Area spared worst of storm
Floodwaters close highways in Blades & Woodland
By Ronald MacArthur
By the time Hurricane Isabel rushed by the Western Sussex area Thursday and Friday, it had been downgraded to a tropical storm. Even so, the 50-65 mile per hour winds, heavy rain, and eventual storm surge on the Nanticoke River left its mark.
Most of the area was with electricity from eight to 48 hours. The surge pushed a wall of water five to seven feet above the high tide mark on Friday morning.
Low-lying areas along the Nanticoke were flooded on Friday morning with the small hamlet of Woodland covered with as much as 28 inches of river water.
The Blades Causeway was closed most of the day Friday as the banks of the Nanticoke overflowed into the town.
Hundreds of trees and limbs were downed by the gusts.
City of Seaford personnel are in the process of cleaning the city streets of the many piles of limbs, leaves, and tree trunks. According to Dolores Slatcher, city manager, residents are not permitted to take the debris to the city’s leaf and limb landfill. It was closed as soon as the storm started last week.
“The city will be reimbursed by the Federal Emergency Management Administration (FEMA) for the cost of the disposal of the debris at another site,” she added. “We will utilize that funding and not fill up our own leaf and limb landfill.”
City crews will remove the debris and have a contractor dispose of or recycle the material.
Representatives from FEMA and the Delaware Emergency Management Administration (DEMA) toured the Seaford area on Saturday to survey the damage. Gov. Ruth Ann Minner was in Seaford meeting with city and county officials on Friday not long after the storm ended.
Slatcher is estimating that the city’s financial loss in electrical infrastructure and overtime will exceed $75,000. “Most of the damage was the loss of wires and poles, but it could have been a lot worse,” Slatcher said.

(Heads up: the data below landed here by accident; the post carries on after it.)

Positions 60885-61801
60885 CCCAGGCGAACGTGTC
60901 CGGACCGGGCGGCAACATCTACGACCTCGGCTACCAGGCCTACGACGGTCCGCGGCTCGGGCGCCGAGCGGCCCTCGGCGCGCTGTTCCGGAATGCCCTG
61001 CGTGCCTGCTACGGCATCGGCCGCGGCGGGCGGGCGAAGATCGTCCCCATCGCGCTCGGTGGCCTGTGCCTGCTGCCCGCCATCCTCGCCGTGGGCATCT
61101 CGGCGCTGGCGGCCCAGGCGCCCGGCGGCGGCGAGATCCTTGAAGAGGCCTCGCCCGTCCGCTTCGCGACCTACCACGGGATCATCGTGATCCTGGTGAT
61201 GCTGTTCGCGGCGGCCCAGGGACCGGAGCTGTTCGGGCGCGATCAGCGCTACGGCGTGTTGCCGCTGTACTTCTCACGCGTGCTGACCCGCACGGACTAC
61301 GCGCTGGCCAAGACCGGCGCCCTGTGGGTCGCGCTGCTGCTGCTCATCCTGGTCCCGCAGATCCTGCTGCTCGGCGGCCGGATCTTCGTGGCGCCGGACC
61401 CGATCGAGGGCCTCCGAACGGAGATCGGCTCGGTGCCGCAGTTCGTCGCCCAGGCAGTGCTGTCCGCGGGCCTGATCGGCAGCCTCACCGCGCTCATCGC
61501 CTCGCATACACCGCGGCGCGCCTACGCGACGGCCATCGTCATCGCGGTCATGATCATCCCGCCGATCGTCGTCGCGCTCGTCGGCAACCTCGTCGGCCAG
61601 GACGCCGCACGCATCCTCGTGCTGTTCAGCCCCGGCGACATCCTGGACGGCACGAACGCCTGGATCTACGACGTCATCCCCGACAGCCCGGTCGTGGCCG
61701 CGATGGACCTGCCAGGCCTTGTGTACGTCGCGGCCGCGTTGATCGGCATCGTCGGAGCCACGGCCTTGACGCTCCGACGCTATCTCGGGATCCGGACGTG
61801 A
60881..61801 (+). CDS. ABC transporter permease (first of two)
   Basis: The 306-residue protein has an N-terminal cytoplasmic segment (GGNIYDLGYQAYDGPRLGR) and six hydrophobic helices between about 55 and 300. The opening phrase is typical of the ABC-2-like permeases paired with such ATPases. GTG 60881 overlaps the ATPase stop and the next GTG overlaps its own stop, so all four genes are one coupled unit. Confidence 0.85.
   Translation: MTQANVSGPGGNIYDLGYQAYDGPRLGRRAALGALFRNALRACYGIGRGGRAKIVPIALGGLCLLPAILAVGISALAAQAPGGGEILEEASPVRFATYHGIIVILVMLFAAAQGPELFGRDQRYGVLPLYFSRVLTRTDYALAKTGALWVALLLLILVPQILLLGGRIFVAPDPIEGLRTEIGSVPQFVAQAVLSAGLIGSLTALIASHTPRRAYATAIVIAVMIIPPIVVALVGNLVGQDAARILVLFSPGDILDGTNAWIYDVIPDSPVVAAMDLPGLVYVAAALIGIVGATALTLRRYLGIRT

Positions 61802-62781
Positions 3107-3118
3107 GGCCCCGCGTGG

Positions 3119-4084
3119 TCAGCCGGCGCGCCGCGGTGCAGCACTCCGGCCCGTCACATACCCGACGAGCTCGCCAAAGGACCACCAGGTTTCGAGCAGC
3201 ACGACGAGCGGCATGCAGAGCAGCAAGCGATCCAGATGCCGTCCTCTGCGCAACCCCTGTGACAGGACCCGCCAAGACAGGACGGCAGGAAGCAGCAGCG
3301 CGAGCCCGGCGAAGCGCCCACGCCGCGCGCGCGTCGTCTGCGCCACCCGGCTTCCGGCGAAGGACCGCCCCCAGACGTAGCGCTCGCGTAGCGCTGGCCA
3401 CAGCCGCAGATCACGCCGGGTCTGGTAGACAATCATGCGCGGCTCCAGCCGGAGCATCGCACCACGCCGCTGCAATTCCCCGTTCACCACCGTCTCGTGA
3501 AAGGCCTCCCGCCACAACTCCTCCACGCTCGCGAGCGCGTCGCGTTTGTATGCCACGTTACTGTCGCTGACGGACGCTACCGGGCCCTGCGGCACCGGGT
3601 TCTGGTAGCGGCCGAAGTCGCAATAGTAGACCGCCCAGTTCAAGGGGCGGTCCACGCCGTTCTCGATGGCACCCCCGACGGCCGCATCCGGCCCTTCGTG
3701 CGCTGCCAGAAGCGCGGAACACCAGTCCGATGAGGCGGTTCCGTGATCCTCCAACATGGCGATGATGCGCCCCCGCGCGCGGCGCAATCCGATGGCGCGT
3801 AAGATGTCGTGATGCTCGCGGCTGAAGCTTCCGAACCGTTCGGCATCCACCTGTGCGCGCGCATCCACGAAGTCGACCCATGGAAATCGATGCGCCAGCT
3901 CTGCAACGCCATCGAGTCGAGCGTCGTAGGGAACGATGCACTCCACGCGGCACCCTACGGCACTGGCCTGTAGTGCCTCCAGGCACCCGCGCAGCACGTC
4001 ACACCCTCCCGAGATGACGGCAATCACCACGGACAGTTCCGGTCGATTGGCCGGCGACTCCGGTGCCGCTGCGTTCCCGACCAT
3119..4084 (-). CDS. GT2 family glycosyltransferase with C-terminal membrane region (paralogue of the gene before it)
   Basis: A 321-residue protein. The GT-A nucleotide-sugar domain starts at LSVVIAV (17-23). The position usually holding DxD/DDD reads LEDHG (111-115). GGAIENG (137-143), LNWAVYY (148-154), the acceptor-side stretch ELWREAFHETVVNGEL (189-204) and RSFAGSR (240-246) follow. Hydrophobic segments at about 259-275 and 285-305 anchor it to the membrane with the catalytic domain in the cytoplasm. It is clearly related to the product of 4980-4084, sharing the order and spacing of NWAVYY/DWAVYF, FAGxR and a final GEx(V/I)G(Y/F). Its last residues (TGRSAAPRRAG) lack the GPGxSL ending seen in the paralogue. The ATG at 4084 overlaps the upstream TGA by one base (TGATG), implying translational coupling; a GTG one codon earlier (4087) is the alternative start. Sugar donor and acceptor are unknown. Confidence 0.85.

During the storm, about three-fourths of the city’s electrical customers were without power. Electric crews were hampered by high winds and heavy rain on Thursday night and were eventually called back in after power was restored to Nanticoke Memorial Hospital. Slatcher said that crews from Delaware Electric Co-operative and Conectiv were also called back in.
Crews were back on the streets early Friday morning and worked until 2 a.m. on Saturday. They took a break and were back in their trucks working all day Saturday. According to Slatcher, the final area in Seaford city limits to get power restored took place around 4 p.m. on Saturday.
Slatcher had nothing but praise for the city staff, some who stayed at city hall all night Thursday to man the phones. “And we really need to thank the Seaford Volunteer Fire Department and the Ladies Auxiliary. They were instrumental in this whole process,” she said.
Members of the fire department helped with tree cutting and the auxiliary provided meals for workers.
Slatcher said that the only problem encountered during the storm was the city’s communication system. The city’s utility division (all of the electrical trucks, administration vehicles, and public works vehicles) was taken off the state’s 800-mega-watt system as soon as the storm started.
Although the police and fire departments remained on the system, the utility division was taken off the system by the state to make room on the system for statewide emergency services.
“We did not have radio contact so we relied on cell phones,” she said. “This situation has to be addressed with the state. It may come down to us investing in a better back-up radio system.”
Residents of Woodland awoke on Friday morning to see the banks of the Nanticoke River rising rapidly. By 8 a.m., the banks had overflowed to close Woodland Road and Woodland Ferry Road.
The water rose as much as seven feet over flood stage before starting to recede Friday afternoon. Residents were worried that the combination of high tide (around 11:45 a.m. on Friday) and southerly winds would push the water even higher. Luckily for most residents, the floodwaters didn’t rise high enough to cause serious damage.
Residents walked around the small hamlet in more than two feet of river water covering the roads.
Jack Knowles, local historian who has lived in the Woodland area his entire life, said it was the worst flooding he had seen. Another life-long Woodland resident agreed. “It really reminds me of Hurricane Hazel in 1954,” said Howard Dege.
By Saturday morning, all that remained of the Flood of ’03 were a few puddles and debris on the roadways and in residents’ yards.
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